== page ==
Calgary International Film Festival, days 10-11

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Shorts, Strange Circumstances: by various artists. My favourites include “Tempete Sur Anorak”, a French surreal stream-of-consciousness-style cartoon by Paul Cabon that I would have to see again to accurately describe. I’m not sure if it was supposed to be funny, but we laughed: with the film, not at it. A Canadian film called “Siren”, by Alex Clark was one of the most effective independent horror films I’ve seen, period. Keep an eye out for it. Nine minutes of white-knuckling the arms of your chair. The final film of this series, “Ephemeral” a Spanish film by Diego Modino, was a lighthearted romp about a child dancer auditioning for a musical… at the absolute wrong address. No spoilers, but it’s adorable in a twisted way.

Preggoland: by Jacob Tierney = more funny and intelligent than I thought it would be, a send-up of competitive mommy culture and the pressures that society places on the shoulders, or more accurately tummies, of child-free women. It does all this while being respectful to mothers as well. The movie is worth a watch on its own, but if you don’t see it for any other reason, see it for Danny Trejo as a former doctor turned failing grocery store worker pretending to be an obstetrician. Also, I want to see more of star/screenwriter Sonja Bennett’s work. She is damn talented.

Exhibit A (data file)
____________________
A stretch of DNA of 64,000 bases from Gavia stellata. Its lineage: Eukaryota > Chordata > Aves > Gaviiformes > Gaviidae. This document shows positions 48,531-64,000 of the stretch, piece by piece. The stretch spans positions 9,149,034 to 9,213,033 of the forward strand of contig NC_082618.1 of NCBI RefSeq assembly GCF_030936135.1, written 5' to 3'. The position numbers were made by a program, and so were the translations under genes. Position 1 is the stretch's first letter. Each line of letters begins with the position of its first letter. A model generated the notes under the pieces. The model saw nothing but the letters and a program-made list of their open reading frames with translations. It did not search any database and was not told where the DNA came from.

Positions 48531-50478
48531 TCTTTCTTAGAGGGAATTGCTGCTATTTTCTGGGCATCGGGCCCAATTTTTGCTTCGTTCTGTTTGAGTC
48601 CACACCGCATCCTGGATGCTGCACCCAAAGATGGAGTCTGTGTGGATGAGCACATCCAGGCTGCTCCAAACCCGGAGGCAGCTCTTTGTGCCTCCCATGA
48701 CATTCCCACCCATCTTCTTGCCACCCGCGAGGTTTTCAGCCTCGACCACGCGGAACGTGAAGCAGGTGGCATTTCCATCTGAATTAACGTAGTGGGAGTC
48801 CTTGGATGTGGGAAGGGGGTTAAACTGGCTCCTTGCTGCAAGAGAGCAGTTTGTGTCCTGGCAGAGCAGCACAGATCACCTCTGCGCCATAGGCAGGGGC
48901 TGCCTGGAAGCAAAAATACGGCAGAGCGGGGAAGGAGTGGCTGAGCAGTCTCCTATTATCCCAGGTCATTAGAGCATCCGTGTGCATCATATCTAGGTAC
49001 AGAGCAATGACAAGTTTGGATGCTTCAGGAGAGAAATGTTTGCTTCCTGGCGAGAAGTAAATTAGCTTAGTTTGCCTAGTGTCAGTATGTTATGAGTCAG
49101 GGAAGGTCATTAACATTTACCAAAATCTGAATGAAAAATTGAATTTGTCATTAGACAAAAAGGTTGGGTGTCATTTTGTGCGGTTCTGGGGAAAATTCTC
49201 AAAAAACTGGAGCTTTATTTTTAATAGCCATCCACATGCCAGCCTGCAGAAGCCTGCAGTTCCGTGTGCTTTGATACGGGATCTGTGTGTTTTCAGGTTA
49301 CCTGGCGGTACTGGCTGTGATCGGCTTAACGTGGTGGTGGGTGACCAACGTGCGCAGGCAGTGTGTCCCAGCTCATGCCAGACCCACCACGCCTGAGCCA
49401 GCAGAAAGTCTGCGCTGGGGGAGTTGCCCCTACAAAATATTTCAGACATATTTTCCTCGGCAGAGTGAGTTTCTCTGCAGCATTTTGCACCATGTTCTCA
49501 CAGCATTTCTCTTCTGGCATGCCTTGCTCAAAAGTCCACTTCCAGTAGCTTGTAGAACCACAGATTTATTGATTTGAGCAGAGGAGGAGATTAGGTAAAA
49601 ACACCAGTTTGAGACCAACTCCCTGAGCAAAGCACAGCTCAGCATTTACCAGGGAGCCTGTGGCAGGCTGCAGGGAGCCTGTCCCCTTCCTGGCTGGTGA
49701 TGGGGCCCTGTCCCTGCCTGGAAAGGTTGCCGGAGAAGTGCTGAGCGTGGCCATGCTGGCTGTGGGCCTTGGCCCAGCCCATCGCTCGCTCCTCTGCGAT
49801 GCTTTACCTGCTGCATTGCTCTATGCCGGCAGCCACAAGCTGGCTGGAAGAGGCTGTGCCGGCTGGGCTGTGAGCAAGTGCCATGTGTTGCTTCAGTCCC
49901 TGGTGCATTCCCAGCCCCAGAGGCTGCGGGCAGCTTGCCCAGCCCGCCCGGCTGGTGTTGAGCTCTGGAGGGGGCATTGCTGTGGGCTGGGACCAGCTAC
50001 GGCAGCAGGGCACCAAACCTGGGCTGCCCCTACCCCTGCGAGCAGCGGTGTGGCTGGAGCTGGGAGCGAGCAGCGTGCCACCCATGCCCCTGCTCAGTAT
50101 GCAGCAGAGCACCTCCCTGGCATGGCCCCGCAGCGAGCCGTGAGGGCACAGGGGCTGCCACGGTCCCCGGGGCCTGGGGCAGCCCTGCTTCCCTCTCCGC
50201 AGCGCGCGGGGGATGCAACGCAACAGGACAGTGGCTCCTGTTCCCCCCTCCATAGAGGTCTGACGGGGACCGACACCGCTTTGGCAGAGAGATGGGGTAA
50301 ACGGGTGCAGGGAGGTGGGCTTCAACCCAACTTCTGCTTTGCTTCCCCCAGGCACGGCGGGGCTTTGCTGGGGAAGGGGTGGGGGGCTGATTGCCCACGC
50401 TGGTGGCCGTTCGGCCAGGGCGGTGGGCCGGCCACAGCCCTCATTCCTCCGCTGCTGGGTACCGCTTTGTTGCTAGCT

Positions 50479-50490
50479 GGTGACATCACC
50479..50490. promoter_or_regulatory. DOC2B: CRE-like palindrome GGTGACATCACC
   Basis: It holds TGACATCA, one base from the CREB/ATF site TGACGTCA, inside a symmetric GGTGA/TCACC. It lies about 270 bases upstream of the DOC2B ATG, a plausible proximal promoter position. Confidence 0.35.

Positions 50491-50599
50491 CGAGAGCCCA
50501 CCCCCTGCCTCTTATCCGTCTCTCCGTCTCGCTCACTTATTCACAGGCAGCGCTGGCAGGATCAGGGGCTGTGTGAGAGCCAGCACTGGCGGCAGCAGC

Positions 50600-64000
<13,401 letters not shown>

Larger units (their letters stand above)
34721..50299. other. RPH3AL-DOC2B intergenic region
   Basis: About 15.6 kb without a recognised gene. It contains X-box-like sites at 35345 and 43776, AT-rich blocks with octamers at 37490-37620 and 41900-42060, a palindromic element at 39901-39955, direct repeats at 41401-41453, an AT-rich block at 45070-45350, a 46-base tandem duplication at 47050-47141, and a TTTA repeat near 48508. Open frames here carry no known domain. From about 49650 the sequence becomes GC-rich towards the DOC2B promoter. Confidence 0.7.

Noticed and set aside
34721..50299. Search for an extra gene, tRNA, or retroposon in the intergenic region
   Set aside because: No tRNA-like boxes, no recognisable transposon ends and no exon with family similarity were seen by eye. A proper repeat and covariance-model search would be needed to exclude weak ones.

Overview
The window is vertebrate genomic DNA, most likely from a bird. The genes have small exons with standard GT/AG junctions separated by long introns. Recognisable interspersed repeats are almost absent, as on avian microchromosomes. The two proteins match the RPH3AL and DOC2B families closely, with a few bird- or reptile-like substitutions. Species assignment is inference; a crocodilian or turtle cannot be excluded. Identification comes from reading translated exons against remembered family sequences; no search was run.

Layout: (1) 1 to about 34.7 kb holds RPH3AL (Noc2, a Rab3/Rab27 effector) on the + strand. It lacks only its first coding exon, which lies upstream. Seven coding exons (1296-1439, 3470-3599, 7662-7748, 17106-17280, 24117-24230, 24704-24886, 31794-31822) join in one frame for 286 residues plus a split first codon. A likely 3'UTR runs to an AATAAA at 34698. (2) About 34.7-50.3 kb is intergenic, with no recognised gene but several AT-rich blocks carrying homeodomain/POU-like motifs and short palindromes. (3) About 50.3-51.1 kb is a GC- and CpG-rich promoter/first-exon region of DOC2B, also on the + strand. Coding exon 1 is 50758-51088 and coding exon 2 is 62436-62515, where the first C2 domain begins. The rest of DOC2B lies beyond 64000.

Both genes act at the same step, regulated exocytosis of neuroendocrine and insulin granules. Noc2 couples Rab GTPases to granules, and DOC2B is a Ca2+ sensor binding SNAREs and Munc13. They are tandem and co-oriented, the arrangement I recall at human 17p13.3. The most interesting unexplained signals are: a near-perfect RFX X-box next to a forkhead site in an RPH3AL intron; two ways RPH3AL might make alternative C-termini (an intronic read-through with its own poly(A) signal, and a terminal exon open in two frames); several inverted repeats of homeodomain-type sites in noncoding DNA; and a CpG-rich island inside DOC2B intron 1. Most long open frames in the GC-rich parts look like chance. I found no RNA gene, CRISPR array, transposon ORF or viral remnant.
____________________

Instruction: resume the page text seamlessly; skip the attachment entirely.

Chimeres: by Olivier Beguin = a Swiss vampire movie (trivia: the Swiss accent sounds a helluva lot like the Quebecois accent, at least to my ears. Didn’t have to read the subtitles) that has some tone issues and could have been either an intense relationship drama or a splatterpunk extravaganza, but doesn’t work well trying to be both. This would make an impressive student film, but as I’ve found out over the past decade, film school only takes you so far.

L’il Quinquin: by Bruno Dumont = a WTF Twin Peakish murderous ramble through a French coastal farming town. Not for everyone, but it’s a mind screw that’ll stay with you a while.

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